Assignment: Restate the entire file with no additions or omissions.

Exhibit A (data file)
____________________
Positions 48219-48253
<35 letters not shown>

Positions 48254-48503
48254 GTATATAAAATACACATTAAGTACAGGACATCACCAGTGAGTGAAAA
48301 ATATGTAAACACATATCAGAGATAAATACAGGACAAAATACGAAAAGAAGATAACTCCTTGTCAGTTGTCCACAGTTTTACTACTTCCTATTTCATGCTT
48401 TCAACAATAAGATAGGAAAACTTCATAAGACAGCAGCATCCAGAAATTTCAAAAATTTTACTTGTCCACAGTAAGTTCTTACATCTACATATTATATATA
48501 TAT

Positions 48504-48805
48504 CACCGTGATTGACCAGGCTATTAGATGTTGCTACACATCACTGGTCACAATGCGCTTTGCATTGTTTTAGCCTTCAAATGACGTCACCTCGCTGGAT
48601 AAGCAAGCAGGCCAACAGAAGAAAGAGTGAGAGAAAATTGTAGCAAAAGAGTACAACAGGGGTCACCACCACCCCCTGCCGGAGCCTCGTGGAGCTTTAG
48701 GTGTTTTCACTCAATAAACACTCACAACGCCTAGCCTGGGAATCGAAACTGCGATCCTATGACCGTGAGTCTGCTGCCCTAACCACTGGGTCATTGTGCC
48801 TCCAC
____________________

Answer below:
Positions 48219-48253
<35 letters not shown>

Positions 48254-48503
48254 GTATATAAAATACACATTAAGTACAGGACATCACCAGTGAGTGAAAA
48301 ATATGTAAACACATATCAGAGATAAATACAGGACAAAATACGAAAAGAAGATAACTCCTTGTCAGTTGTCCACAGTTTTACTACTTCCTATTTCATGCTT
48401 TCAACAATAAGATAGGAAAACTTCATAAGACAGCAGCATCCAGAAATTTCAAAAATTTTACTTGTCCACAGTAAGTTCTTACATCTACATATTATATATA
48501 TAT

Positions 48504-48805
48504 CACCGTGATTGACCAGGCTATTAGATGTTGCTACACATCACTGGTCACAATGCGCTTTGCATTGTTTTAGCCTTCAAATGACGTCACCTCGCTGGAT
48601 AAGCAAGCAGGCCAACAGAAGAAAGAGTGAGAGAAAATTGTAGCAAAAGAGTACAACAGGGGTCACCACCACCCCCTGCCGGAGCCTCGTGGAGCTTTAG
48701 GTGTTTTCACTCAATAAACACTCACAACGCCTAGCCTGGGAATCGAAACTGCGATCCTATGACCGTGAGTCTGCTGCCCTAACCACTGGGTCATTGTGCC
48801 TCCAC